There are still a precious clutch of artists who, despite their age, continue to do magnificent new work. Leonard Cohen, Ian Hunter, Neil Young and Peter Hammill all come to mind as artists who are constantly looking at the road ahead to create new work that sits comfortably alongside their earlier classics. Without blinking, we can add Marianne Faithfull to that list as well.

At age 67, she has just released her 20th album, 'Give My Love to London' -- and it's a stunning piece of work. Her first album in three years finds the legendary Miss Faithfull in top form as she collaborates with the likes of Nick Cave, Steve Earle, and Roger Waters with a little help from Brian Eno, Ed Harcourt and members of the Bad Seeds.

Last year, Faithfull fell and broke her sacrum bone in four places. During her time recovering, she started thinking about things that would result in the new record. "I ended up flat on my back for seven months, and when you're in a sort of deep, dark recovery period like that, I believe it's quite normal to go right inside and start to think about big things," she said in a press release for the album. "I thought I was gonna die -- drama queen -- and I thought before I die, I'm going to make a record that expresses who I am."

Faithfull does just that, and more. She sounds as contemporary as she does worldly on the opening title track. Co-written with Earle, she sings in her own distinct gravel voice over a bouncy pop song that masks the somewhat dark lyrics at hand. 'Sparrows Will Sing' was written by Waters and is a perfect fit for Faithfull. With its very Velvet Underground-like feel, the song surges along with a strong, dark undercurrent that simply envelopes the listener. The fact that guitarist Adrian Utley is recalling the guitar sounds of Robert Fripp circa Bowie's 'Heroes' doesn't hurt one bit either. Faithfull spits out the words with a sweet venom that only she is capable of producing.

'Love, More or Less' is a haunting ballad co-written with Irish singer-songwriter Tom McRae, with only guitar and keyboard as accompaniment to that engaging voice. Its stark quality provides apropos bedding for the lyrics. Cave contributes three songs here, 'Late Victorian Holocaust,' 'Falling Back' and 'Deep Water,' the latter of which Faithfull co-wrote. Having previously teamed up together on 2005's 'Before the Poison,' she wears his songs like a perfectly tailored suit. 'Late Victorian Holocaust' is a suitably dark number Cave wrote specifically for Faithfull, while her co-write on 'Deep Water' provides another highlight, this time backed only by piano, strings and flute.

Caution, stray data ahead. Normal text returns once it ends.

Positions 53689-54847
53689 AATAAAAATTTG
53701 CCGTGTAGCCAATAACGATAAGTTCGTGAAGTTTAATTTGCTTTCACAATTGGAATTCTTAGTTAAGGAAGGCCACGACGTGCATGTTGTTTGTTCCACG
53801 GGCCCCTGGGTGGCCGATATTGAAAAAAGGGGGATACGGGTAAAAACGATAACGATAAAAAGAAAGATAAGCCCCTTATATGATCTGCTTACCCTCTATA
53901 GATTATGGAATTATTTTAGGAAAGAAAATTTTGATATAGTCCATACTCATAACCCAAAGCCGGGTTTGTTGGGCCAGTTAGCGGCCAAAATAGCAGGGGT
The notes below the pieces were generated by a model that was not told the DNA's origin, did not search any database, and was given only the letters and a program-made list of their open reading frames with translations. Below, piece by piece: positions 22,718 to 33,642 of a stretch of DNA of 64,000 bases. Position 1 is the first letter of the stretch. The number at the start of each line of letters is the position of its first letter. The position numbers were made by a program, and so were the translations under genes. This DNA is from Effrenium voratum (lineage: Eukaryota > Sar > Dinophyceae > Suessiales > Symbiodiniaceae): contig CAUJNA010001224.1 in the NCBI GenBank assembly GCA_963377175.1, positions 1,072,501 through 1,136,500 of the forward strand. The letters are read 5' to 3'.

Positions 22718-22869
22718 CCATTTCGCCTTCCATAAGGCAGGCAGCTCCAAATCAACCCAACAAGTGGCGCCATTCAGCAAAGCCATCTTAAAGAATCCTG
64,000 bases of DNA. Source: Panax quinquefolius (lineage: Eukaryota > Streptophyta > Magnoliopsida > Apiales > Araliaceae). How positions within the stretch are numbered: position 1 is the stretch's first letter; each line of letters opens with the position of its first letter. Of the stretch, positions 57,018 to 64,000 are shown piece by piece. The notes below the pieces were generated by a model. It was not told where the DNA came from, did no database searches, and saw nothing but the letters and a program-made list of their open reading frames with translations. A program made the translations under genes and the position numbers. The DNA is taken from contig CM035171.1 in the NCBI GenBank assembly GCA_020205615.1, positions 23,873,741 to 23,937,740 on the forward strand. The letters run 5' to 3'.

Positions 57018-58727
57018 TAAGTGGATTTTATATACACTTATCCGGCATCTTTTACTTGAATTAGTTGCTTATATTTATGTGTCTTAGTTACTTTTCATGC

We also are treated to the nice surprise of Faithfull covering the Everly Brothers classic, 'The Price of Love.' Owing a bit to the arrangement of the Bryan Ferry version, she goes back to the original to cast her own mold of the song to great effect. The moment of brevity is sent into tailspin with the haunting and venomous 'Mother Wolf,' a commanding tune she wrote with Patrick Leonard who also paired up with Cohen on 'Going Home,' which originally appeared as the lead track on his 'Old Ideas' album. Though written for Cohen, Faithfull stakes a claim to the song as her own here, selling it more than convincingly. (Eno supplies backing vocals on this one by the way.)

The record ends with a Hoagy Carmichael song, 'I Get Along Without You Very Well.' Written in 1939, the song has been covered by everyone from Billie Holiday to Frank Sinatra to Carly Simon. Faithfull digs her claws in and slathers it in her own paint, making it the perfect album closer. Though she has worked with other star-studded casts in the past, this assemblage is one for the books.

The entire record seems to come from a deeply personal place. The songs she's written, coupled with her own unique interpretations of the others, come together in one perfect storm to make 'Give My Love to London' one of the finest, and most definitive releases of her long and storied career.